• X-ray: a diagnostic test that uses invisible electromagnetic energy beams to produce images of internal tissues, bones and organs onto film. To diagnose SCFE, front and side views are usually needed, as well as views of the opposite knee.
  • MRI (magnetic resonance imaging)  
  • bone scan, blood tests (rarely needed)

How is slipped capital femoral epiphysis treated?

The goal of treatment is to prevent the femoral head from further slippage, to avoid complications and eliminate hip impingement, which can cause arthritis later in life.

The standard of care for SCFE is limited open surgery, which uses steel screws and pins (internal fixation) to hold the femoral head onto the femur to stabilize it and prevent from slipping further. Some children need more complex surgery to realign the femur or reshape the bone.

If a child who has a mild case of SCFE remains relatively pain-free, parents may be tempted to leave their child’s diagnosed condition untreated. However, left untreated, SCFE almost always worsens with time — and the ball may completely slip off. Even if the child grows to adolescence without developing serious pain or a noticeable limp, it’s inevitable that the untreated hip will wear out and become arthritic in adulthood.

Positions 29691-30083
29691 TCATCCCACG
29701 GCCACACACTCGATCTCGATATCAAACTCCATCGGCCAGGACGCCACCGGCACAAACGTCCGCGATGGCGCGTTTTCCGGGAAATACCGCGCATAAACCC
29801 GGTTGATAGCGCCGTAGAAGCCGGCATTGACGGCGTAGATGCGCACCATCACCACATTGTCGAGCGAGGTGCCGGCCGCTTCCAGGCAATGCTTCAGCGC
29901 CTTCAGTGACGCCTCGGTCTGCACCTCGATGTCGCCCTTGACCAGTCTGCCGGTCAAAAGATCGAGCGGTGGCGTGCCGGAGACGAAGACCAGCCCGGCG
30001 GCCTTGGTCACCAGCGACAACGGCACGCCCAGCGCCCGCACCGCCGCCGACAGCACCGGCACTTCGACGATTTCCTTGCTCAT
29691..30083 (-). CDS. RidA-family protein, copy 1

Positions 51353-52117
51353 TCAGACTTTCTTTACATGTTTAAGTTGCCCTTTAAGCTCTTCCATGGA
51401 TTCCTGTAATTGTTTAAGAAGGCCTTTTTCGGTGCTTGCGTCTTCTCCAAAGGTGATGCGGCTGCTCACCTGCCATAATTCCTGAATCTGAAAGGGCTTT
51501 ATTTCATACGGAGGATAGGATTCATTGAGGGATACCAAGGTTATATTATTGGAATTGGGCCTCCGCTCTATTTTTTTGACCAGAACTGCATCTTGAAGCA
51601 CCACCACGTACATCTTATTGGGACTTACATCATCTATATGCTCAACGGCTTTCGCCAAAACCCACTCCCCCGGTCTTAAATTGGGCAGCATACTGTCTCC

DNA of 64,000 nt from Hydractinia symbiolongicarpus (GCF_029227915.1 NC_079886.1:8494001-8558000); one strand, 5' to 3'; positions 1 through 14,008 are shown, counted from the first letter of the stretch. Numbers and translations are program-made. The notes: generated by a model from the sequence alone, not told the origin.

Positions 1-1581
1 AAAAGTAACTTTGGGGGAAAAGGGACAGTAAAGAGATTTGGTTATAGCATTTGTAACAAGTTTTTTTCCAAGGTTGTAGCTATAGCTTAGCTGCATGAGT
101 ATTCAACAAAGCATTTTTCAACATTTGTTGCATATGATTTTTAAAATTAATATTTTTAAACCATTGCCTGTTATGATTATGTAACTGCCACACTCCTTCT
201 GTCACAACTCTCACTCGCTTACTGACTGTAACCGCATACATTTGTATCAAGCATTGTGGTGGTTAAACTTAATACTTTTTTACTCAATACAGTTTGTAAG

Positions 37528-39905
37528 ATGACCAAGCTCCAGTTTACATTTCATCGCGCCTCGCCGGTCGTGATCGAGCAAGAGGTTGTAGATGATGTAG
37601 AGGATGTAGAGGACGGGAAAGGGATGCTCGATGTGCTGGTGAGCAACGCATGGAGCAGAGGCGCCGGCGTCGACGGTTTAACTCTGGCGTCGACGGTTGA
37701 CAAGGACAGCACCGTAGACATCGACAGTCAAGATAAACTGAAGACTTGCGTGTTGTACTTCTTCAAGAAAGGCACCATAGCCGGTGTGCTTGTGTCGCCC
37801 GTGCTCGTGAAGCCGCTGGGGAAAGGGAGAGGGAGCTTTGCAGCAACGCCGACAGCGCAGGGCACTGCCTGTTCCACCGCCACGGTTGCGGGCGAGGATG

Long-term outlook for a child with slipped capital femoral epiphysis

Success rates are high for SCFE treatment at Boston Children’s. Treating your child’s hip as soon as symptoms develop greatly increases the likelihood of a successful outcome. Most children treated for SCFE at Boston Children’s have treatments that enable them walk, play, grow and live active lives.

However, a significant percentage of children with SCFE in one hip will eventually develop the condition in the other hip. Your child should continue to be followed by an orthopedist at least until skeletal growth is complete. Your doctor will also monitor your child’s repaired hip, since it needs to grow normally through the whole growth period in order to be durable for a lifetime.

Download our patient fact sheet for SCFE to learn more about this condition and how the hip specialists in Boston Children’s Child and Young Adult Hip Preservation Program provide comprehensive care throughout each patient’s treatment.

Slipped Capital Femoral Epiphysis | Programs & Services